The preaching that opens our hearts to divine friendship and our minds to God's saving truth in turn impels us to receive new life. In so doing, revelation in faith and love refuses to leave us as isolated individuals. Rather, it calls us into divine communion by way of holy community.

The Word that gives birth to the individual Christian and to the Church itself continues to sustain the life of God's people. Through the devotion to the Church that preaching engenders, we discover the full truth about ourselves:

The Church receives from the Gospel the full revelation of the truth about man. When she fulfills her mission of proclaiming the Gospel, she bears witness to man, in the name of Christ, to his dignity and his vocation to the communion of person.

That dignity is wondrously revealed in the divine work of "Justification." Gospel preaching constantly emphasizes that the "desire for true happiness frees man ... so that he can find his fulfillment in the vision and beatitude of God." In this way, the preacher effects conversion. If "God shows forth his almighty power by converting us from our sins and restoring us to his friendship by grace," then it is the preacher who aids in the conversion process, especially by offering that reconciliation which renews our friendship with God.

The renewal and restoration made possible through preaching must be extended universally to the world. To accept this obligation is to acknowledge humbly a fundamental truth: "I cannot believe without being carried by the faith of others, and by my faith I help support others in the faith."

Since the Church "teaches [man] the demands of justice and peace in conformity with divine wisdom," the preacher's role is to remind Christians of their charge to participate in the good of the community.

In summary, in fulfilling the objective of making divine revelation more explicit and accessible, the preacher acts as a prophet. In drawing others to assent to divine truth in a life of active faith, the preacher functions as teacher. By unifying Christians within the fold of the Church, the preacher serves as priest and minister. The preacher brings about the aim of restoration, reparation, and reconciliation via his role as healer. As evangelist and peacemaker to the world, the preacher acts as ambassador.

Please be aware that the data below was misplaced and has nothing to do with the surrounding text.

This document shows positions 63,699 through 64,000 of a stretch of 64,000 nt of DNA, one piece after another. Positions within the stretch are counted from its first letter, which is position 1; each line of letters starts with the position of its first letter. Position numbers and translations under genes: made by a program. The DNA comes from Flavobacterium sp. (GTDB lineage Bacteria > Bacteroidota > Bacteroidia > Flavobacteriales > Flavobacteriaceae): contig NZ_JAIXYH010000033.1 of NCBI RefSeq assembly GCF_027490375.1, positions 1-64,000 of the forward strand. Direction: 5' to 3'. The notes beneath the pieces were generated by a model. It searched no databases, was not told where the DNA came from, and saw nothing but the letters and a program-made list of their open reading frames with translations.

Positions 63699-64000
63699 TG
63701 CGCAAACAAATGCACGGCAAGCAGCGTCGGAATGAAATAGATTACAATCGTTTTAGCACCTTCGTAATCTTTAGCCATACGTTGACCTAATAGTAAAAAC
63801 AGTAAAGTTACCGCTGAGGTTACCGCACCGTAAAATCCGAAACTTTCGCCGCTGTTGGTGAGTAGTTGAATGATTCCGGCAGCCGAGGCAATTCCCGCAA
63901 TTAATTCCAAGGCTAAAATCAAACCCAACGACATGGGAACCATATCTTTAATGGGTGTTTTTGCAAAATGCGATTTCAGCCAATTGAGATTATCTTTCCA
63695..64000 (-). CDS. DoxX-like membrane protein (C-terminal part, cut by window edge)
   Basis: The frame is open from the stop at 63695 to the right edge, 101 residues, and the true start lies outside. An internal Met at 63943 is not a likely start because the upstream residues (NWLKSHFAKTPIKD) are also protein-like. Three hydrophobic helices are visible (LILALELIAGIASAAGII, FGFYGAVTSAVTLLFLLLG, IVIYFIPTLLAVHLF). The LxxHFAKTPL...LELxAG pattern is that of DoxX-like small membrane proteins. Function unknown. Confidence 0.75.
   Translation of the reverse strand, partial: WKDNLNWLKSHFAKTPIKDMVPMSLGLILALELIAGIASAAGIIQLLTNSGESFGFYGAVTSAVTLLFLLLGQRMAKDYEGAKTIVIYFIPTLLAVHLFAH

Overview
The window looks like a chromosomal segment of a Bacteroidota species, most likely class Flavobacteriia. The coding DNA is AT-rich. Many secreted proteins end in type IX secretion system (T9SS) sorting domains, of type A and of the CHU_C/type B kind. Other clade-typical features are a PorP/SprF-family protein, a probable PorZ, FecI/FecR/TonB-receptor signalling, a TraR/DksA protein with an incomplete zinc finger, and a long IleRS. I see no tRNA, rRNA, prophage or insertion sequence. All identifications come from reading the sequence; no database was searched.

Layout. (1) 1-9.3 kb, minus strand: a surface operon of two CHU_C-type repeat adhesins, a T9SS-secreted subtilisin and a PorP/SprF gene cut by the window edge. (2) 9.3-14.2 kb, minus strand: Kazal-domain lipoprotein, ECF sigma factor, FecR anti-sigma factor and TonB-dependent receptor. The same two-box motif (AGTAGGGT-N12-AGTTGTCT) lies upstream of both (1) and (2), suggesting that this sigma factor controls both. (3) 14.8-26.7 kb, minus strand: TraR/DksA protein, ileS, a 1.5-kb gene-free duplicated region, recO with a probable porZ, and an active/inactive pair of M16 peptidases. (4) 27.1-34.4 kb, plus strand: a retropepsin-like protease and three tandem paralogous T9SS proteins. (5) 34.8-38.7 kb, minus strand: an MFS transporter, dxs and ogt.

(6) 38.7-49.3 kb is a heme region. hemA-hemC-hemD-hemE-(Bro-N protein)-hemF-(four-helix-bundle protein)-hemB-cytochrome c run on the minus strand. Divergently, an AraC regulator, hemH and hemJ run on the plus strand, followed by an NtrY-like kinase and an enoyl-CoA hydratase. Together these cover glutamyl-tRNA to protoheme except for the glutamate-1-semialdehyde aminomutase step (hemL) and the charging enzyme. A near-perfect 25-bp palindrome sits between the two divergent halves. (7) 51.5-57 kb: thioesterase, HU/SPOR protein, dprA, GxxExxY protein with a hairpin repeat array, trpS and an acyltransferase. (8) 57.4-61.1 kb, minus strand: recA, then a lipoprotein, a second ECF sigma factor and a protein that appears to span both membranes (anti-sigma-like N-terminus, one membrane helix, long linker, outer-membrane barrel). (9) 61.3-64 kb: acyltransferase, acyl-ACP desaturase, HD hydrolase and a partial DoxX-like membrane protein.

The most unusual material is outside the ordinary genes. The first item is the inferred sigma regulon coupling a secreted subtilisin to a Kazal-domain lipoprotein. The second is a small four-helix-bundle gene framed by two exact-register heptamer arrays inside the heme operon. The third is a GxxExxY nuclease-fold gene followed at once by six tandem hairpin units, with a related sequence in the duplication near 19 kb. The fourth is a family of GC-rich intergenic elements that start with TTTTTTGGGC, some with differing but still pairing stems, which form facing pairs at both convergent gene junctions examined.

The Praxis of Preaching

The praxis for preaching flows from the tradition of the transmission of the gospel. The preacher, who is blessed with the same grace of revelation that inspired the sacred writers, is charged to be obedient to the Bible in his interpretation and proclamation. Rooted in the spirit and the word of the sacred writers, the preacher also emulates the procedures of the apostles of the oral stage. That is to say, the contemporary preacher continues to hand on the Word of God both by the probity of his own spoken word as well as the excellence of the personal example he gives.

Building upon this theological foundation, the Catechism offers a few practical directives to the preacher regarding preaching method. The preacher is charged to be sensitive and accommodating to the mentality of his congregation. At the same time, regarding the mode of his preaching, the preacher must remain alert and responsible in his use of language. Yet, the preacher takes up his auspicious task with the confidence and surety that flow to him from the very efficacy of the gospel. And all of this is accomplished through the authentic preacher of Jesus Christ whose preaching truly glorifies the Blessed Trinity: "The glory of God consists in the realization of this manifestation and communication of his goodness." +

Readers who are interested in learning the specific citations from the Catechism for further study may contact Father Cameron at St. Joseph's Seminary in Yonkers, New York.

REV. PETER JOHN CAMERON, O.P. is chairman of the Department of Homiletics at Saint Joseph's Seminary, Dunwoodie in Yonkers, New York.

Reprinted with permission of Crisis Magazine. For subscriptions call 800-852-9962.

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All contents © copyright, 1998-2017